Wednesday, March 30, 2011

Maui to Los Angeles

Thanks for stopping by the Island. Today's post takes a look at our last stop in Hawaii and the return to Los Angeles. I can't really call the stop at Maui a "Port Stop" since our ship doesn't go into port, but rather, anchors out and we take smaller boats into shore.

Overview of the island of Maui from our anchoring spot just outside Lahaina.

The small boats are called "tenders" ... the ship carries them along and deploys them as in this case to get us into Lahaina where the "Light at Lahaina" greets us.

Here we have a little panoramic view of the main street which runs along the waterfront. The street really doesn't curve much at all, it's just that putting almost 180 degrees of photos together makes it look that way. The island you can see in the distance, with cloud cover, is Lanai, also known as the pineapple island. Historical fact: James Dole bought the whole island in 1922 for pineapple production and his company later became the well known Dole Foods.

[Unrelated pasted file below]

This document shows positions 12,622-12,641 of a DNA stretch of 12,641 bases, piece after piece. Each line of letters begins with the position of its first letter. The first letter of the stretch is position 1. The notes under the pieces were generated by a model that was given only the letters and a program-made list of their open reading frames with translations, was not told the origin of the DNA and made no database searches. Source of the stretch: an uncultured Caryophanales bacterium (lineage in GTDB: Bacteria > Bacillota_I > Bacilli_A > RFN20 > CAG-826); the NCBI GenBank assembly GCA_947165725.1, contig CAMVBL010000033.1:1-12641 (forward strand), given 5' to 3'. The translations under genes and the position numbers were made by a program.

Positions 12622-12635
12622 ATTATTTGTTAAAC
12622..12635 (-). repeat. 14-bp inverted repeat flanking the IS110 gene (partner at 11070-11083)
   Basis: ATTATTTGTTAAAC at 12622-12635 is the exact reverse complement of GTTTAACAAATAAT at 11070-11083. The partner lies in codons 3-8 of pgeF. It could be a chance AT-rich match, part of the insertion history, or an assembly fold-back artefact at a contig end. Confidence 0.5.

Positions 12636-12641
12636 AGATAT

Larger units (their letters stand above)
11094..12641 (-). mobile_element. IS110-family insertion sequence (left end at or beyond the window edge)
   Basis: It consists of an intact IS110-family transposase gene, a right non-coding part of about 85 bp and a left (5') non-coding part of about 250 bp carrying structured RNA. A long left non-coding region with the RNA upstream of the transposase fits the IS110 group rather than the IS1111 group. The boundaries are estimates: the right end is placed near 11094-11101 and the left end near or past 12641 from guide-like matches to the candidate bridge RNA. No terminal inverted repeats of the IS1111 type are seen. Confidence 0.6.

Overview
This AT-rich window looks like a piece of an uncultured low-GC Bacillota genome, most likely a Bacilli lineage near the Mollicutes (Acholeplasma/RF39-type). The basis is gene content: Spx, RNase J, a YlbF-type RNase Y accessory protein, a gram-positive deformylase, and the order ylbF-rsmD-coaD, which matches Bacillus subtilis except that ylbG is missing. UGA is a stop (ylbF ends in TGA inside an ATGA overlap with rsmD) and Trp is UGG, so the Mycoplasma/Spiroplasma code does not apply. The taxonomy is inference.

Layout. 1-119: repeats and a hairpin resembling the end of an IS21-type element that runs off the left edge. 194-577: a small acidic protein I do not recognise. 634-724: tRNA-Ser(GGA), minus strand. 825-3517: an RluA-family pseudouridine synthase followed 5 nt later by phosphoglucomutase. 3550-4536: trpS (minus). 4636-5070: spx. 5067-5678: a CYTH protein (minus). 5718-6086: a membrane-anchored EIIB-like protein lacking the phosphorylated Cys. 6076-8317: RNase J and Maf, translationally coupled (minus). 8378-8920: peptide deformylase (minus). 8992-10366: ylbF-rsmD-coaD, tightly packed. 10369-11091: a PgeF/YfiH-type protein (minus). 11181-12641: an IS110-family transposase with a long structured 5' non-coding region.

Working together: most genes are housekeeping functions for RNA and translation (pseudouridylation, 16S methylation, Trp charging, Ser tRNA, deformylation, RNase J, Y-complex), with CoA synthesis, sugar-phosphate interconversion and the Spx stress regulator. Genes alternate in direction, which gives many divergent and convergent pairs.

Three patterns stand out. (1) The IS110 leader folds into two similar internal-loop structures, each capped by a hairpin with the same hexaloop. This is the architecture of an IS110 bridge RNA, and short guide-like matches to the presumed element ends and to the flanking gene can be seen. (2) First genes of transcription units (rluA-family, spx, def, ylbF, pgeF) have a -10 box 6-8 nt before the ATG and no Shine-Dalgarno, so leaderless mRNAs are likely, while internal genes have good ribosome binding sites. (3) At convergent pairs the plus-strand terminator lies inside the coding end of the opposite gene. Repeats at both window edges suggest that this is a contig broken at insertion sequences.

Actually, Lahaina is a little too touristy for me. It seems like there are a thousand little shops. A little gift for just about everyone can be found here.

After spending a couple of hours in town we return to the ship. I like these views from the tender which give a good indication of the size of Golden Princess.

Here is a panorama of the more mountainous part of Maui from the Sky Deck of our ship.

As we pulled anchor and sailed away from Maui, the sun was setting and I thought the pastel colors in the sky quite pretty.

After dinner it's time for movies outside on Lido Deck ... "Movies Under the Stars"

For four days we are at sea as we head to Ensenada, Mexico, and then, finally one day later, back in Los Angeles.  During these days I like to sit out on the Promenade Deck and read. The thing I liked about the picture below is the way it captured the feeling of a sunny morning on deck.

I spent about 3 hours on one of these last days doing what is called the Ultimate Ship Tour and I highly recommend it to my friends who really enjoy ships. It's the behind-the-scenes look at what makes the ship work: the theater, the kitchens, the print shop, engine control, the laundry, and concludes on the bridge where we have a short chat with the Captain. The ship's photographer takes a group picture of the 14 of us together with the Captain and gives us a copy of the photo.